Nikon D80, focal length 46mm (35mm equivalent 69mm), aperture f11.0, speed 1/180 second, ISO 320, Shade White balance, Pattern matrix metering, Hand Held, 18-55mm lens, no flash.

Form Three

I like the fact that the simple shadow from the other side of the object flows through the shape and that it helps to define the bowl shape at the top of the object. I also like the colours produced and I almost entered this as a colour example, but I preferred the way that the volume of the object is projected.

3. Texture - Monochrome

One of the reasons I had chosen this subject was that the glass itself had quite an interesting texture, not only around the rim, but also over the bowl part where it was ridged and patterned between the colours.

At first I found it quite difficult to capture the texture of the object without using a Macro lens as the pattern was difficult to see in certain lighting conditions. I feel that the colour was detracting from the image and drawing the eye away from the texture and onto the colours and the overall shape. Finally I decided to use artificial light; in this case I used a small torch shining directly at the bowl part of the object. I then took a number of shots with different exposure values, and also using exposure compensation of +/- 1 stop. I then converted all the images to monochrome as I wanted to extract the colour which I felt was detracting the eye.

Nikon D80, focal length 42mm (35mm equivalent 63mm), aperture f19.0, speed 1/180 second, ISO 100, Flash White balance, Pattern Matrix metering, Tripod Mounted, 18-55mm lens, Single light source.

Texture - monochrome

I feel that the final image shows the texture and pattern of the object and shows the definition of its shape as well. I was pleased to see that the light was distorted inside the bowl and has produced a distorted reflection of the light and of the texture.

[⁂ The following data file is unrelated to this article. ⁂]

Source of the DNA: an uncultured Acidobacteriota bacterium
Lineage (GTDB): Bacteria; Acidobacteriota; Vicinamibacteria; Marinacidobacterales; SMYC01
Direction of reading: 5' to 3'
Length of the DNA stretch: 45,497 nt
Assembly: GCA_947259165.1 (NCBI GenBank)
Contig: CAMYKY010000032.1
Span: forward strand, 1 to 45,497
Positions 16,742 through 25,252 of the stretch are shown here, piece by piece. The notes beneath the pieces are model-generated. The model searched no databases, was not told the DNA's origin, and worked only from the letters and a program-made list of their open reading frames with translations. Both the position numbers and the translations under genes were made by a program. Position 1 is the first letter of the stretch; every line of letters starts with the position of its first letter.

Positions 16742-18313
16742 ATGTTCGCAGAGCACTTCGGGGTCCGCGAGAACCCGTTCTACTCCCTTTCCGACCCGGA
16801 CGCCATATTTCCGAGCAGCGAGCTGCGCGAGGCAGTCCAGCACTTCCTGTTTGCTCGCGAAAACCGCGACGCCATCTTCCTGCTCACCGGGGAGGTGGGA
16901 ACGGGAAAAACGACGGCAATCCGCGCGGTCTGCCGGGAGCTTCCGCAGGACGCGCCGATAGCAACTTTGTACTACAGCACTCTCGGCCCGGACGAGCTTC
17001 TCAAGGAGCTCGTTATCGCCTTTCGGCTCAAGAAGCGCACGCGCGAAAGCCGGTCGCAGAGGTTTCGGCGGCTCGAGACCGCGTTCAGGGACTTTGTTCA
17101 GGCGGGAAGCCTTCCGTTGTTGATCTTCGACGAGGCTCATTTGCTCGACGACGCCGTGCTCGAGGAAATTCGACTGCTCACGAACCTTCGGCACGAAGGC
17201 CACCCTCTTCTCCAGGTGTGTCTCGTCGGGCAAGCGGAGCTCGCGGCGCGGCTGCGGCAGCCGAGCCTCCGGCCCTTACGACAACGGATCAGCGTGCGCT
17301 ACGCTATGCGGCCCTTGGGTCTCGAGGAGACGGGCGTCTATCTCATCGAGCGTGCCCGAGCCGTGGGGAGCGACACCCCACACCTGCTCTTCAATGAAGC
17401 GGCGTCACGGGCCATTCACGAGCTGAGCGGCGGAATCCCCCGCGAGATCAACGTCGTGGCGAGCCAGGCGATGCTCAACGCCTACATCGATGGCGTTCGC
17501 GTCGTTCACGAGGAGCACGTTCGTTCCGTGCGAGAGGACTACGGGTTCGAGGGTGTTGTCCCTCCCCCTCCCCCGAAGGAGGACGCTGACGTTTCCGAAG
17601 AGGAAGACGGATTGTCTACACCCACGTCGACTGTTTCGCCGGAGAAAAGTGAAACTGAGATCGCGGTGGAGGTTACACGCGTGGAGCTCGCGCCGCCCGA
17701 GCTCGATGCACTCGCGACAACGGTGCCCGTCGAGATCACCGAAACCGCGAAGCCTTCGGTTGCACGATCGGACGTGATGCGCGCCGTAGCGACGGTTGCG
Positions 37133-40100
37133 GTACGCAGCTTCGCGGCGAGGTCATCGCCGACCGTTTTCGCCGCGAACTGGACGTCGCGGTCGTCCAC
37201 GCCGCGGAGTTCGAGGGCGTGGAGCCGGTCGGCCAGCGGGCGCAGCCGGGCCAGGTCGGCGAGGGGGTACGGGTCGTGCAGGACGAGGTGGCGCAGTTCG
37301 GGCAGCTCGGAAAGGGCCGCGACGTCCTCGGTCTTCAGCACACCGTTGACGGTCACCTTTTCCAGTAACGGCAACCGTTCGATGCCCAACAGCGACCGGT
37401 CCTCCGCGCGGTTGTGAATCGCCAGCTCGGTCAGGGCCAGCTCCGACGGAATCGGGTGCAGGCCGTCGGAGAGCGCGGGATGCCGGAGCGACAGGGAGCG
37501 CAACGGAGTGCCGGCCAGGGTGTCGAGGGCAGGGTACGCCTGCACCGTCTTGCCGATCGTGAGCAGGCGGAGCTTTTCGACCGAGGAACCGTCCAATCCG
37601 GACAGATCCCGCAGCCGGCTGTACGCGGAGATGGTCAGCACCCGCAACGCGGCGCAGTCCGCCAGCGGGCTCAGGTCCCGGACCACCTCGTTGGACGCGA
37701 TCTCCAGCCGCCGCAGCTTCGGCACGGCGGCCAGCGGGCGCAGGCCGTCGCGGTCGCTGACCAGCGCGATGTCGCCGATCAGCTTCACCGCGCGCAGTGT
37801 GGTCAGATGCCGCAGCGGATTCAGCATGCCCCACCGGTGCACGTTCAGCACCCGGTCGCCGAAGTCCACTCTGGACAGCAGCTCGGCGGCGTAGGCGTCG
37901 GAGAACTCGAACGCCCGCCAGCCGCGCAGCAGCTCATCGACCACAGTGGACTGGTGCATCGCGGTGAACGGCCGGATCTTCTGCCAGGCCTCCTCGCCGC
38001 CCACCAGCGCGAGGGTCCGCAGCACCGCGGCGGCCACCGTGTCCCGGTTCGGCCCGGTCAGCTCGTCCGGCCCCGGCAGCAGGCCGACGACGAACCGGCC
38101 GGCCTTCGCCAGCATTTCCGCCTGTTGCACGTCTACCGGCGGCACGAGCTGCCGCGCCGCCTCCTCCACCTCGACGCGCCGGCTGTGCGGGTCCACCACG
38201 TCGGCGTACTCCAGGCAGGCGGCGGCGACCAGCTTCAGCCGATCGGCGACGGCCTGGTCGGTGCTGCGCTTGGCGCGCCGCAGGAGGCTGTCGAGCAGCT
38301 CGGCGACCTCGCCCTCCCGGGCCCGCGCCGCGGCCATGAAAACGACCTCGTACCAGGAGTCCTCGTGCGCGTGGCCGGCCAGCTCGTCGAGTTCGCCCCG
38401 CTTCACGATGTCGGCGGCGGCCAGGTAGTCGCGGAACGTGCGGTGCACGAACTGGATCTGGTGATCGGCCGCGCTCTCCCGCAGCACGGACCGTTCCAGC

4. Colour

In the beginning I had wanted to use daylight for describing colour, but as I had produced the image for Form using daylight I decided to have at an attempt at colour using strong photographic lighting.

At first I experimented with having the light direct and above the object but I did not get the colour from the shape that I wanted. In the end I decided to point the studio flash at the white reflected card which I was using as a background; I knew some of the light from the flash would hit the glass object and I knew that the reflected light would bounce straight towards the camera lens through the object if I placed the reflector in the right position.

Nikon D80, focal length 55mm (35mm equivalent 82mm), aperture f32.0, speed 1/180 second, ISO 125, Flash White balance, Spot metering, Tripod Mounted, 18-55mm lens, Single Studio flash.


I was pleased to see that the colour just popped out of the white background and that the blues and whites were not overrun by the pink and purple of the object. I was also please to see that the main hue of the object does not vary down the full length of the image.

5. EL Wire

I had a play with this type of lighting previously and I liked the effect that I could produce with it. Here I am using the electroluminescent wire (EL wire) in there different colours pushed up through a hole in the base of the object; the wire I used was coloured, red, white and pink, although when used in this style they are more of a red/orange, white/blue pink/purple. The fact that the white and the pink hues were close to the hues of the object was a pleasant surprise and the red really stood out against the other colours and produced an eye-catching effect.

You can almost see the original hues of the wires as they run up the inside of the stem, but once they intermingle within the main bowl they take on an almost neon effect.

Nikon D80, focal length 55mm (35mm equivalent 82mm), aperture f7.1, speed 1 second, ISO 640, Auto White balance, Spot metering, Tripod Mounted, 18-55mm lens.

El WIre

I did not want the bowl too loose its entire colour and become too underexposed so I went for a longer exposure than normal at a higher ISO as I wanted the entire object to be defined not just the wires. In the end I feel that I captured a strange combination of light and shape which I am very pleased with.

6. Form Two

Here I return to the quality of form. This idea was based around the unsuccessful dark field attempts, I just decided to back off a bit and remove some of the more complex parts of the idea and setup and just shoot a straight contrast/shadow fill using one light and a reflector. With a single studio flash with a white umbrella for diffusion on the left of the camera and a white card reflector on the right of the camera I took a couple of shots moving the composition of the subject around until I had it was I wanted it.